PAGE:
The show has sought to soften the blatant grossness of the trophy over the seasons—by reintroducing Shiva, now a sexy, successful doctor; by briefly changing the name of the trophy to “the Andre”—but it’s never backed down from it. Shiva the person, played engagingly by Janina Gavankar, under-reacted when she found out that the trophy bore her image in Season 1; she’s returned periodically since then so that the show can absolve itself of wrongdoing by reminding us that she hasn’t been scarred at all by the leagues’ stalkerish bullying.

The universe of the show is littered with female stereotypes: dumb blondes, angry black women, gold-diggers, cougars, emasculating girlfriends. Pete once dated a girl who broke his penis during sex—no unflattering portrayal of women, not even the vagina dentata myth, goes unexplored on The League. In the new season, Kevin’s brother Taco (Jon Lajoie) agrees to “trade” the attractive woman he’s dating for one of Pete’s wide receivers.

The only women in the league itself is Jenny (Katie Aselton), Kevin’s wife, who joined in Season 2. Last season, Kevin told Jenny that she “is not a girl,” and he meant this as a compliment. Jenny likes football, sex, beer, and weed. She’s cool with porn and rape jokes, too; in general, she doesn’t seem to like other women very much, judging from her catty interactions with Ruxin’s sexy wife and her apparent lack of female friends. Unsurprisingly, Jenny’s the most underdeveloped character of the regulars; it was only last season that we learned what she does for a living. Instead of giving her idiosyncratic traits, the writers are content to distinguish Jenny from the other league members by her genitalia.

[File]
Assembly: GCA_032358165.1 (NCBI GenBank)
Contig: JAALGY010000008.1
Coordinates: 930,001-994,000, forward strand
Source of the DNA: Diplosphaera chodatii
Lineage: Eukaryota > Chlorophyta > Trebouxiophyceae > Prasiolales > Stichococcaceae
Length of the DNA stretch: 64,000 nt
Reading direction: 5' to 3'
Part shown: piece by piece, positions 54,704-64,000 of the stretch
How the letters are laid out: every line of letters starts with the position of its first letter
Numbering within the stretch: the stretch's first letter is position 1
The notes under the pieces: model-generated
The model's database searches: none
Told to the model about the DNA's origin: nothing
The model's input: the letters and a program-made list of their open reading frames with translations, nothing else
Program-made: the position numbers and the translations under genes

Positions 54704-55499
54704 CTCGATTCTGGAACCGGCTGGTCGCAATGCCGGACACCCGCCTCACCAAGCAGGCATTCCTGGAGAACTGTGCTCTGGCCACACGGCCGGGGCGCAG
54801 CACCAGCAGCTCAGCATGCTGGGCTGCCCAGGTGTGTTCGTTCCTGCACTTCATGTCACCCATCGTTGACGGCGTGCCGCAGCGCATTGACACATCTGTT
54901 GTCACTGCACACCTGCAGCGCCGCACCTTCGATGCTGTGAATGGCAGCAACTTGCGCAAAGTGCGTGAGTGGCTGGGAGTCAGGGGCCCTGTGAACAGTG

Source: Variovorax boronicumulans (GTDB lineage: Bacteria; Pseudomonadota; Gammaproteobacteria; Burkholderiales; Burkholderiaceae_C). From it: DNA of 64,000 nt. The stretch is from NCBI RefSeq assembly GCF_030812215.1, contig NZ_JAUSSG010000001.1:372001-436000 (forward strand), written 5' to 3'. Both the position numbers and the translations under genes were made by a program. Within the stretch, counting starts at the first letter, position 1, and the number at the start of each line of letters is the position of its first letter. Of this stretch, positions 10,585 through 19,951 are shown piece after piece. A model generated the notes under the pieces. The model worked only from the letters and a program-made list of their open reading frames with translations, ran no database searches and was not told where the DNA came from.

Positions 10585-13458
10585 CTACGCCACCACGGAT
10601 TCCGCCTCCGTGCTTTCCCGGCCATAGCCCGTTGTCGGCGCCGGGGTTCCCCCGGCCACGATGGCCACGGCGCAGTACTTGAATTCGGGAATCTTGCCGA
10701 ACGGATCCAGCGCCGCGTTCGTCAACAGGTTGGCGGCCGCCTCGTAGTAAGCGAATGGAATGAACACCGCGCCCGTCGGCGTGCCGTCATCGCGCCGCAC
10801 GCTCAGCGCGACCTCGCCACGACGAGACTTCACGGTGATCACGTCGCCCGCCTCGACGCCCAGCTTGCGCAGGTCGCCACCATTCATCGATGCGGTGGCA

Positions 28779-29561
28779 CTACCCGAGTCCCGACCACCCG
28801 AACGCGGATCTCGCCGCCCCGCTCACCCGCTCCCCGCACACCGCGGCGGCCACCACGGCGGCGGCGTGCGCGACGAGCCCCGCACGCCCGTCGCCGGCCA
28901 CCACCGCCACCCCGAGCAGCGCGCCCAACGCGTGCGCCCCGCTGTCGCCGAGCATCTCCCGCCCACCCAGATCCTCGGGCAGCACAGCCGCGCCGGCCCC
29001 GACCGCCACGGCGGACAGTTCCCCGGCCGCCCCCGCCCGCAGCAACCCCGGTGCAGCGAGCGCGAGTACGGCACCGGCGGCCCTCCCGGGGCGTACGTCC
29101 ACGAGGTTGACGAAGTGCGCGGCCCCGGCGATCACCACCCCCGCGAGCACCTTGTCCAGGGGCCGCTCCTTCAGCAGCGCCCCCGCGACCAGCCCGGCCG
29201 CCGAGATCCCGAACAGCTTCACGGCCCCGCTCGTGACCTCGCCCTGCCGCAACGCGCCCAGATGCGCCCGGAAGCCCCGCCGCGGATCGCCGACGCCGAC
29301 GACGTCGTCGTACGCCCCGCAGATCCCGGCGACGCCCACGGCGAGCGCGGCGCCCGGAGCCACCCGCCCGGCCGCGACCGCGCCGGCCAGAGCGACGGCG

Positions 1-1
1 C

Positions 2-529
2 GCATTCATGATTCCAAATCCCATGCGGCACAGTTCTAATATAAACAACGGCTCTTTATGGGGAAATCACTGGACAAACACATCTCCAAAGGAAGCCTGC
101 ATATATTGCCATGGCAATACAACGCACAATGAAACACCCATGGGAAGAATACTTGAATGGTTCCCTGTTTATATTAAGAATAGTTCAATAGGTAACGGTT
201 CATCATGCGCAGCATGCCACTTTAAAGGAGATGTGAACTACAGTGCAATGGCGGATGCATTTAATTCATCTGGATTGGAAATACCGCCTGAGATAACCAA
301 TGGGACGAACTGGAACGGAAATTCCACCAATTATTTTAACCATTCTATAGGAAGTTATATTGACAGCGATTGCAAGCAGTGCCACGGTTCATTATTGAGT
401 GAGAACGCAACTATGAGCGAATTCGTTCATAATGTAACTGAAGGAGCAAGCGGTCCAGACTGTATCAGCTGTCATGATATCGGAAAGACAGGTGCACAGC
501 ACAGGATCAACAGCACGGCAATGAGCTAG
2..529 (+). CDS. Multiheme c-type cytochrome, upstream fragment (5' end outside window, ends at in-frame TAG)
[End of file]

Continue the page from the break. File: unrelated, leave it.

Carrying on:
Is a lack of realistic female characters a good reason not to watch a sitcom? What if the sitcom frequently makes you laugh out loud?  Season 4 of The League promises both more sexism and more genuine laughs. In the first episode, Taco begins delivering difficult messages via singing cowboy (funny), and Jenny fantasizes about making out with Shiva (icky). A recurring gag in Episode 2 draws a cuter-than-it-sounds parallel between hoodies and foreskins, and Episode 3, delightfully, sees the return of the brilliant Jason Mantzoukas as Rafi, Ruxin’s brother-in-law. Sexist, violent, and sociopathic, Rafi is the most loutish sitcom lout of all time, and Mantzoukas’ every line is a legitimately shocking, legitimately hilarious gem.